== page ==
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Kenneth Mays
The Mansion House in Nauvoo, Illinois, is decorated for the Christmas season in 2004.

Historical information about the life and ministry of the Prophet Joseph Smith is sufficient to document where he was living on Christmas each year. In some instances, a precise site and what he did were recorded and preserved in the historical record. Here are five of those:

On Christmas 1832 the Prophet received what is now Section 87 of the Doctrine and Covenants. He was living in the Whitney store in Kirtland, Ohio.

Kenneth Mays
Reconstructed cutaway of the Liberty Jail, where Joseph Smith and others spent Christmas 1838.

Three years later while living in his home by the Kirtland Temple, Joseph noted (by his scribe): “Fryday 25th. At home all this day and enjoyed myself with my family it being Christmas day the only time I have had this privelige so satisfactorily for a long time” ("Joseph Smith Papers, Journals, Vol. 1: 1832-1839," page 137.)

Christmas 1838 found the Prophet in the county jail at Liberty, Clay County, Missouri. Joseph and the other prisoners were visited by Howard Evert, a Disciple preacher (see "Liberty Jail and the Legacy of Joseph," by Thomas D. and Patricia C. Cottle, page 202).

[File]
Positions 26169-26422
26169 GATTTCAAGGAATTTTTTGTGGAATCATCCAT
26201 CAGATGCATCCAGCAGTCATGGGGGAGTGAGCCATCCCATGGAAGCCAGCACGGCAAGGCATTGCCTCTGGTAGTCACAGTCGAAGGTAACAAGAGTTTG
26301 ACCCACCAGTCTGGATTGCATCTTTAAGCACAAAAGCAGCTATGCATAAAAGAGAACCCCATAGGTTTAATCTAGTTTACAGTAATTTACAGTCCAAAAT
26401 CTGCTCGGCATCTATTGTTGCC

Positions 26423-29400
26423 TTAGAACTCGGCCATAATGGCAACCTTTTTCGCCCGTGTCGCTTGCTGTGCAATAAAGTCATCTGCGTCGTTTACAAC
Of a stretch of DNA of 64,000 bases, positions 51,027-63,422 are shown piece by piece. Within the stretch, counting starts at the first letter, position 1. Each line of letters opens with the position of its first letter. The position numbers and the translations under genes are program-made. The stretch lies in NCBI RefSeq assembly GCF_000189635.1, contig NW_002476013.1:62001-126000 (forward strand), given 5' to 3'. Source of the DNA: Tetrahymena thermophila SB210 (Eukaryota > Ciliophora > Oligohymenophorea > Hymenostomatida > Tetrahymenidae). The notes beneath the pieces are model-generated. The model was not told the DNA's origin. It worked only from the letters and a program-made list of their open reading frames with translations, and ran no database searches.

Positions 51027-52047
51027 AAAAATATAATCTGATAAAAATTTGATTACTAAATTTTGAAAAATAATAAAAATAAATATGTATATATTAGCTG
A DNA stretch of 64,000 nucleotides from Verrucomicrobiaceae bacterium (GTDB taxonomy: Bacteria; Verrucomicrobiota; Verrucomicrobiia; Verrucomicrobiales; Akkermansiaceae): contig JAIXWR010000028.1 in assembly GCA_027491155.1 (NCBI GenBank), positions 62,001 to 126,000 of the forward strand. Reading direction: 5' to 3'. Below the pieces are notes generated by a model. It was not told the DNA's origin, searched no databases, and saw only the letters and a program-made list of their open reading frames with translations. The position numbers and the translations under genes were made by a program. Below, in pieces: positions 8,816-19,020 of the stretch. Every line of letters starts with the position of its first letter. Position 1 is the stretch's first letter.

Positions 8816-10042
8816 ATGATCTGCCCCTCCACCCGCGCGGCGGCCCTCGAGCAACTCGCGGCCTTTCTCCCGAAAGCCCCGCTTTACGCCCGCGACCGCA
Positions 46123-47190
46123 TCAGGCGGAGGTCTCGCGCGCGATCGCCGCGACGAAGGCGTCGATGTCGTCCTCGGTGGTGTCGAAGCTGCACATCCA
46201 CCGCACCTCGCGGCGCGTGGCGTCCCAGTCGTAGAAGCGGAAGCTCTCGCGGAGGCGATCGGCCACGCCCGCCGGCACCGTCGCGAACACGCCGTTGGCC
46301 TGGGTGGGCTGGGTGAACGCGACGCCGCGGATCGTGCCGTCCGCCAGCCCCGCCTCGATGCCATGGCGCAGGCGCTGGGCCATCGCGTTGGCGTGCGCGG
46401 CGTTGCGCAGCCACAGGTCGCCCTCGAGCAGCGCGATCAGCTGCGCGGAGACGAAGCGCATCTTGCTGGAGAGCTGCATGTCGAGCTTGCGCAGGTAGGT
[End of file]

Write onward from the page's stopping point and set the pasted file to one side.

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By Christmas 1842, Joseph and his family were living in Nauvoo, Illinois. One of his histories records for that year: “Saturday 25 being Christmas, … Brigham Young, Heber C. Kimball, Orson Pratt, Wilford Woodruff, John Taylor, and their Wives, and Willard Richards spent the evening at Hiram Kimballs” ("Manuscript History of the Church: 1838–1856, volume C-1 (2 November 1838–31 July 1842)," page 1266.)

For the last 10 months of his life, the Prophet lived in the Mansion House at Nauvoo. Christmas 1843 found Joseph and Emma hosting a large dinner group in that home. "History of the Church" notes: “At two o’clock, about fifty couples sat down at my table to dine. … spent the evening in music, dancing, &c., in a most cheerful and friendly manner” (see Vol. VI, page 134). This happy Christmas was Joseph’s last in mortality.